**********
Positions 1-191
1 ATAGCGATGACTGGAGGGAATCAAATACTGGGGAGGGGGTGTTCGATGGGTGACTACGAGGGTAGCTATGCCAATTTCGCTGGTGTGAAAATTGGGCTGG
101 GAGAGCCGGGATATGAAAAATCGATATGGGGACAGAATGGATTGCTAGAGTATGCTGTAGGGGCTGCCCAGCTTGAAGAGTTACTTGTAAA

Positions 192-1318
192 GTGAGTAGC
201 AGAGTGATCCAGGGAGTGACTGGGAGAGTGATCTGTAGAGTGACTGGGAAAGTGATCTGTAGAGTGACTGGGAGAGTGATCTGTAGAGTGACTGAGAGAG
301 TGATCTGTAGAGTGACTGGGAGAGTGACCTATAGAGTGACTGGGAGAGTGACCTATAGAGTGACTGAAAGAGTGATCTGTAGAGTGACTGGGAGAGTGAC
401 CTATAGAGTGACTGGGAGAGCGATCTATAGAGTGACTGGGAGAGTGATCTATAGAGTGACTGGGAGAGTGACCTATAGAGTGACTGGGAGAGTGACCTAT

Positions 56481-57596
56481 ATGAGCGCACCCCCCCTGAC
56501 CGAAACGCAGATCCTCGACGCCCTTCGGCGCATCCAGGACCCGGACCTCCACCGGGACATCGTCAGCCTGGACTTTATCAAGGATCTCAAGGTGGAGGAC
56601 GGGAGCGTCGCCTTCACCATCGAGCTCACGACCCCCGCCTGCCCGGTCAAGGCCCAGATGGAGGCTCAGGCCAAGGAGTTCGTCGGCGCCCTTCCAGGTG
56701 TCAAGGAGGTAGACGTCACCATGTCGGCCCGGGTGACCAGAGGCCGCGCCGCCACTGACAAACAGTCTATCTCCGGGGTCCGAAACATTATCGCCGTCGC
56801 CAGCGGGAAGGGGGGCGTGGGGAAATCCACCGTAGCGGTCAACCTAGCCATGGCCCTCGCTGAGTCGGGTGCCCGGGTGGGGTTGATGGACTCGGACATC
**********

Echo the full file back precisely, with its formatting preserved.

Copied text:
Positions 1-191
1 ATAGCGATGACTGGAGGGAATCAAATACTGGGGAGGGGGTGTTCGATGGGTGACTACGAGGGTAGCTATGCCAATTTCGCTGGTGTGAAAATTGGGCTGG
101 GAGAGCCGGGATATGAAAAATCGATATGGGGACAGAATGGATTGCTAGAGTATGCTGTAGGGGCTGCCCAGCTTGAAGAGTTACTTGTAAA

Positions 192-1318
192 GTGAGTAGC
201 AGAGTGATCCAGGGAGTGACTGGGAGAGTGATCTGTAGAGTGACTGGGAAAGTGATCTGTAGAGTGACTGGGAGAGTGATCTGTAGAGTGACTGAGAGAG
301 TGATCTGTAGAGTGACTGGGAGAGTGACCTATAGAGTGACTGGGAGAGTGACCTATAGAGTGACTGAAAGAGTGATCTGTAGAGTGACTGGGAGAGTGAC
401 CTATAGAGTGACTGGGAGAGCGATCTATAGAGTGACTGGGAGAGTGATCTATAGAGTGACTGGGAGAGTGACCTATAGAGTGACTGGGAGAGTGACCTAT

Positions 56481-57596
56481 ATGAGCGCACCCCCCCTGAC
56501 CGAAACGCAGATCCTCGACGCCCTTCGGCGCATCCAGGACCCGGACCTCCACCGGGACATCGTCAGCCTGGACTTTATCAAGGATCTCAAGGTGGAGGAC
56601 GGGAGCGTCGCCTTCACCATCGAGCTCACGACCCCCGCCTGCCCGGTCAAGGCCCAGATGGAGGCTCAGGCCAAGGAGTTCGTCGGCGCCCTTCCAGGTG
56701 TCAAGGAGGTAGACGTCACCATGTCGGCCCGGGTGACCAGAGGCCGCGCCGCCACTGACAAACAGTCTATCTCCGGGGTCCGAAACATTATCGCCGTCGC
56801 CAGCGGGAAGGGGGGCGTGGGGAAATCCACCGTAGCGGTCAACCTAGCCATGGCCCTCGCTGAGTCGGGTGCCCGGGTGGGGTTGATGGACTCGGACATC